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ERIC Number: ED353058
Record Type: Non-Journal
Publication Date: 1992-Nov
Pages: 24
Abstractor: N/A
Reference Count: N/A
Mental Health for Babies: What Do Theory and Research Teach Us?
Honig, Alice Sterling
The increase in the number of infants and toddlers experiencing nonparental care creates an urgent need for the insights of theorists, clinicians, and researchers. These insights can help caretakers promote the mental health of infants and toddlers. Although caregivers usually provide sufficient support of babies' cognitive development, they may not attend to children's emotional and social functioning. Several theories help clarify the characteristics of infant and toddler emotional development. Erik Erikson identifies infant dialectical problems of acquiring basic trust, a secure sense of autonomy, and the ability to exercise choice. Margaret Mahler describes stages in infant emotional growth and development in relation to modes of maternal care. Attachment theory and ethological theory also offer explanations of infant development. Mary Ainsworth's Strange Situation technique has become the major measure by which infant attachment is determined, and attachment research provides subtle tools for detecting emotional distress by attending to an infants' body cues, such as compulsive rocking or inconsolable crying. Caregivers can make changes in the environment and routines to alleviate infant distress. In addition to logistical and environmental policies that support infant mental health, caregiver behaviors, such as massaging an infant or singing softly, can enhance personal interactions. Parents and caregivers should work together to prevent potentially disturbing emotional effects of nonparental, full-time care in early infancy. (MM)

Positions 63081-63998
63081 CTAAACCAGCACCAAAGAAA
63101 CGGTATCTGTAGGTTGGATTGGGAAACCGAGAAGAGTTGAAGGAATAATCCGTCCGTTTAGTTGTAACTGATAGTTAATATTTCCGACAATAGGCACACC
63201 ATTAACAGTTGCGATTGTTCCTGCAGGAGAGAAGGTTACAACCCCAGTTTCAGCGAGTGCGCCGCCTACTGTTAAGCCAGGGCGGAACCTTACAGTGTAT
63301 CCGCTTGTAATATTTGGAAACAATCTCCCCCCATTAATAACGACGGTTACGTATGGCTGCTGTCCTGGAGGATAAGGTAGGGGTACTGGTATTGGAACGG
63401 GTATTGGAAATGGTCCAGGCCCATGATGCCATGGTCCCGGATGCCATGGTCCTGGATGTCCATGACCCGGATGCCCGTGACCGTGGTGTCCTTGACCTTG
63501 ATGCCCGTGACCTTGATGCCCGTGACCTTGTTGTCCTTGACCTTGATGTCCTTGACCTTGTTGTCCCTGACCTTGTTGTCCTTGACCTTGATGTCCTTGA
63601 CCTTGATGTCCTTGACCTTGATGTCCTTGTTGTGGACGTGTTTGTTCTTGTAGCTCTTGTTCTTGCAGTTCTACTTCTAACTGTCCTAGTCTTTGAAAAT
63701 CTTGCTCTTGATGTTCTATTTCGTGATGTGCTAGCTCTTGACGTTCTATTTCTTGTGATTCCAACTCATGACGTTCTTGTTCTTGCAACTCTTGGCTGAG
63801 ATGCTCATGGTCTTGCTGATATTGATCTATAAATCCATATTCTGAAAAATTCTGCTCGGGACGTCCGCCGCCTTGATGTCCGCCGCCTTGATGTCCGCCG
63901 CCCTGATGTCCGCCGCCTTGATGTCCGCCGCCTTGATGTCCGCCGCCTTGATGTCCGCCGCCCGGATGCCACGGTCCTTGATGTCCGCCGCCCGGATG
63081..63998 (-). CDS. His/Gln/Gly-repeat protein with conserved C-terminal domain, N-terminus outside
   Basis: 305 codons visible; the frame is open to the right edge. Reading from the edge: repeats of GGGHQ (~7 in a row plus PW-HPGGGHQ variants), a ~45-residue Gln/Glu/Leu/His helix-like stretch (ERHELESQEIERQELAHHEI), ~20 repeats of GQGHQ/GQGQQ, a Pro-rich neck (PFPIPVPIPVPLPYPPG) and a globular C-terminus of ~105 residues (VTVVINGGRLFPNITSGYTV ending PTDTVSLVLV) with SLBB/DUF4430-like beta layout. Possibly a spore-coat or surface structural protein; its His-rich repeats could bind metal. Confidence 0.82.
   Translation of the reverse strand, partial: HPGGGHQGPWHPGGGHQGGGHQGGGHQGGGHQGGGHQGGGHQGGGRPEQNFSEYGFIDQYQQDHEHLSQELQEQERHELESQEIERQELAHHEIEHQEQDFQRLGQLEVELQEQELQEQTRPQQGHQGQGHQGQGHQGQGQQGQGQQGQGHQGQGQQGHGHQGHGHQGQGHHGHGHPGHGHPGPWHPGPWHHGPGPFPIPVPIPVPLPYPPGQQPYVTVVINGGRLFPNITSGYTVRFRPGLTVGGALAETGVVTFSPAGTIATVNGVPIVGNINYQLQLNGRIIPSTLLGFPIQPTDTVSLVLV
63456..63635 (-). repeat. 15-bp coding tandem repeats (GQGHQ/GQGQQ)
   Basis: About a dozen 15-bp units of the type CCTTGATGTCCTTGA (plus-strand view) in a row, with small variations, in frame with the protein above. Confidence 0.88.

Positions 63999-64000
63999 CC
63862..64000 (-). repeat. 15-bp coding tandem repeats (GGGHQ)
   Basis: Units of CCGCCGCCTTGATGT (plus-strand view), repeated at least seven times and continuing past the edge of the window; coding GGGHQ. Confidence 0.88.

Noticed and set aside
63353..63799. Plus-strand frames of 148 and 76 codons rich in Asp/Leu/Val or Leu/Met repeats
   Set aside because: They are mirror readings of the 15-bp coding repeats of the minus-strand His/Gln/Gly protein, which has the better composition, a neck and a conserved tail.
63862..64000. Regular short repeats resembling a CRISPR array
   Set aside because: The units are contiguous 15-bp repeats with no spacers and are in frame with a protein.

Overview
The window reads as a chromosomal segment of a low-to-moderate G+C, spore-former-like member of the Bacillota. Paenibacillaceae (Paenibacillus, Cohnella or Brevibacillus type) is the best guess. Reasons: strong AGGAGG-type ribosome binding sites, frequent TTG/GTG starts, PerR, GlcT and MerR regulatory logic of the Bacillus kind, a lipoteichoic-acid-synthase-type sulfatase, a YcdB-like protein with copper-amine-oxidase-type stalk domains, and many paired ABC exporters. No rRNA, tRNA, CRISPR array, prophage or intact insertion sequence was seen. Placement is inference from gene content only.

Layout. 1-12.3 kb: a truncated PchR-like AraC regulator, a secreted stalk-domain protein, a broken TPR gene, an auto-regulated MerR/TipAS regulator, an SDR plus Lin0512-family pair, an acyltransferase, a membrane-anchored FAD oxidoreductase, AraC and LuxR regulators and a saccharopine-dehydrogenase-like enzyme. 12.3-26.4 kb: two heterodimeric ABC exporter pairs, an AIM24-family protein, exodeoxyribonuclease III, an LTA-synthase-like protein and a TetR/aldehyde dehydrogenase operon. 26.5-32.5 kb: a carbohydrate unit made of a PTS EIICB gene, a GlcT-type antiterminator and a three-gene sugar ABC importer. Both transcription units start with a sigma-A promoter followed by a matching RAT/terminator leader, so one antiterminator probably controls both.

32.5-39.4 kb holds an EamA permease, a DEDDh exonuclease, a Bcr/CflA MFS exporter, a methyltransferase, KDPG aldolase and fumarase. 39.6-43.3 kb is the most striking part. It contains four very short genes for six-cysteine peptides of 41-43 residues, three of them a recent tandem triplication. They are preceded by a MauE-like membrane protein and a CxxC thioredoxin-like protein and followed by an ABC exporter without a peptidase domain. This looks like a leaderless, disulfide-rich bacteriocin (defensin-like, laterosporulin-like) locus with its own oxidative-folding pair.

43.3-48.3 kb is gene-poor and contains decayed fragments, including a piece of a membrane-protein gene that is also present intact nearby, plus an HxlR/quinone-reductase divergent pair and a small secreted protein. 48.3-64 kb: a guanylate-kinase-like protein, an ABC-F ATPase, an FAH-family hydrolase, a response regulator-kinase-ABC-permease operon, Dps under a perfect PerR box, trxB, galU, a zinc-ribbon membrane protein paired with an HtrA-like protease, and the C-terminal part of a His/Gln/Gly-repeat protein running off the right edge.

Publication Type: Speeches/Meeting Papers; Information Analyses; Guides - Non-Classroom
Education Level: N/A
Audience: N/A
Language: English
Sponsor: N/A
Authoring Institution: N/A